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The measure of a child

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A low-cost, portable, 3D scanner may reliably determine body measurements of young children within one millimeter of gold-standard manual measurements, according to a recent Rollins study. Anthropometry, or the measurements of young children, is used to estimate the prevalence of malnutrition in populations. That information, in turn, is used to design and evaluate preventive programs for needy populations. Anthropometry is also useful clinically to diagnose and treat malnutrition.

Getting reliable measurements, however, can be challenging. Someone, usually in a household or clinic, must manually measure the length, height, and head and arm circumference of an often squirming, uncooperative child.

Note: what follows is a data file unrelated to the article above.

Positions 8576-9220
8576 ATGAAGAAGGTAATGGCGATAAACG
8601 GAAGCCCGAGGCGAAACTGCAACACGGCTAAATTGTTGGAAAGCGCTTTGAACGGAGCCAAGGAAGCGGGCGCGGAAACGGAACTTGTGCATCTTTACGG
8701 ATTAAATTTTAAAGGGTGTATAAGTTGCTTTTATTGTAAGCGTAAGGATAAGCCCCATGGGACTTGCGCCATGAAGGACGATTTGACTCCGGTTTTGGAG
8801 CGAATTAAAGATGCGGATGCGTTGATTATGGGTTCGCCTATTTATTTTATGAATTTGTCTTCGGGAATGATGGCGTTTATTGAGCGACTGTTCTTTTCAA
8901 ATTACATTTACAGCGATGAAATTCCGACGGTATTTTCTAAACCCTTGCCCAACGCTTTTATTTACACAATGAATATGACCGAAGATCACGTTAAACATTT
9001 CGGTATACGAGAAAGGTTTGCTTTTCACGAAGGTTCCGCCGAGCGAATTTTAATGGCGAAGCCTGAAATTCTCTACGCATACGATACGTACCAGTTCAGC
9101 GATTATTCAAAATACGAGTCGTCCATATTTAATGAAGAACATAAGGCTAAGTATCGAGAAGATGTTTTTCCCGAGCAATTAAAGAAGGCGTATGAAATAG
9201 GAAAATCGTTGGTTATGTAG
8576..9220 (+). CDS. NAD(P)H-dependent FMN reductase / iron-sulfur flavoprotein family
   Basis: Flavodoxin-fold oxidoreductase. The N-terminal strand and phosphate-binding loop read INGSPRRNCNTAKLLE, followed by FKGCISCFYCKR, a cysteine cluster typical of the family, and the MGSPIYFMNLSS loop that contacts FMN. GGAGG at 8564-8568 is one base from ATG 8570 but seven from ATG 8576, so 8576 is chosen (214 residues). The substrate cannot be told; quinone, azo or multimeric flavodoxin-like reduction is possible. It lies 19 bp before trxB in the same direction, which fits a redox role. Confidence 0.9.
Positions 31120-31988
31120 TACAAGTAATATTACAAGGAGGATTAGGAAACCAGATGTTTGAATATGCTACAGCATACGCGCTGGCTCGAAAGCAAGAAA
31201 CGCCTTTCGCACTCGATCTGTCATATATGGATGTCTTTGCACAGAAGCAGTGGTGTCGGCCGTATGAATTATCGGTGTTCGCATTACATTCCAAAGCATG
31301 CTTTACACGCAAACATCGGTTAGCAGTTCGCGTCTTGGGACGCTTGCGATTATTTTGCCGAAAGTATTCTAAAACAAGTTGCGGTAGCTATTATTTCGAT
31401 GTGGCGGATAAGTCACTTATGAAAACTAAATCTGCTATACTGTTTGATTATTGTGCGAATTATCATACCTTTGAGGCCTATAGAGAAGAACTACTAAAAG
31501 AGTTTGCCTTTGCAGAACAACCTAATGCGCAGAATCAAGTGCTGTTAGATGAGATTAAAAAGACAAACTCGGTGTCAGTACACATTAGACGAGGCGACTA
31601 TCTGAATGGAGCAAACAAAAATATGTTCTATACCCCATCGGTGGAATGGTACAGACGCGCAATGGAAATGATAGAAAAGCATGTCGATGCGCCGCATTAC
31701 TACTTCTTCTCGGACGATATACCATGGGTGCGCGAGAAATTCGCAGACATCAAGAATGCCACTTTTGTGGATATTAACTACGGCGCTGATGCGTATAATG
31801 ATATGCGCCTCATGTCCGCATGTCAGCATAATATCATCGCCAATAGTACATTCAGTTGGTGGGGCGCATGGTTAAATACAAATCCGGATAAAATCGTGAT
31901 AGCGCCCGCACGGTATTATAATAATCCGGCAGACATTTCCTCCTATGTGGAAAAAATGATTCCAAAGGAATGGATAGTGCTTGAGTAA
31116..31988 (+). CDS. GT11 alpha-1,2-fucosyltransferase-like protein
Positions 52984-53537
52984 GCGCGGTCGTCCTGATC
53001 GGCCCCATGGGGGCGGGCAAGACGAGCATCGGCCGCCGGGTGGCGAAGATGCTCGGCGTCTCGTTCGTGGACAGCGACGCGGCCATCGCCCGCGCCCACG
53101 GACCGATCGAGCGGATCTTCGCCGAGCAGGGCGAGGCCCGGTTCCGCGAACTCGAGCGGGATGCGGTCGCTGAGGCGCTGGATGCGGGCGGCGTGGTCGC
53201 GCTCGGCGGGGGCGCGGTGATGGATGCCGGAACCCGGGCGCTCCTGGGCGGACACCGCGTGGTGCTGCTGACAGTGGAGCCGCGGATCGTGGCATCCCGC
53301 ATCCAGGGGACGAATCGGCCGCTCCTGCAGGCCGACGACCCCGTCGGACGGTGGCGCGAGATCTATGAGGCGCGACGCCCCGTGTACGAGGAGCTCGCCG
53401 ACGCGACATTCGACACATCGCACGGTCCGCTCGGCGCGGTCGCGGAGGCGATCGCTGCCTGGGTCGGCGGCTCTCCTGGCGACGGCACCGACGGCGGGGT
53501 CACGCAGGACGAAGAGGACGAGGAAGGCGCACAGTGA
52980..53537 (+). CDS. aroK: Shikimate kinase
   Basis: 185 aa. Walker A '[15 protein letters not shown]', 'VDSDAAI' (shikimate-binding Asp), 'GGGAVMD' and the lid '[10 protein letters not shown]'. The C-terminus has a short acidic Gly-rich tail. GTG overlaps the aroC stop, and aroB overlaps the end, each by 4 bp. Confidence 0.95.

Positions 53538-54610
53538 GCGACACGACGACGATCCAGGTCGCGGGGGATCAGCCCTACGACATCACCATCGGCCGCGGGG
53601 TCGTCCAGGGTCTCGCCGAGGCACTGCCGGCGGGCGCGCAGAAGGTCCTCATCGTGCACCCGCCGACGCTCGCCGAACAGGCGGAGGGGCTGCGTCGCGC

“The standard, manual process for measuring children requires considerable training in order to obtain reliable estimates of child malnutrition,” explains Dr. Reynaldo Martorell, the Robert W. Woodruff Professor of International Nutrition, who led the study. As a result, the measurements are often inaccurate.

Martorell and his team tested a light-weight, hand-held 3D scanner against the traditional manual method of measurement on 474 children aged five and younger in Atlanta. Although the researchers noted that software modifications are needed to improve the accuracy of the 3D imaging system they tested, they found great promise in the benefits of the device.

“Our research suggests that the lightweight, hand-held imaging technology has the potential to replace traditional methods and improve the quality of nutritional indicators around the world,” says Martorell.

The study was funded by the Bill & Melinda Gates Foundation and conducted by researchers at Rollins, the CDC, and Body Surface Translations.

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"Researchers suggest a global alternative for accurate child body measurements" (10/25/18)


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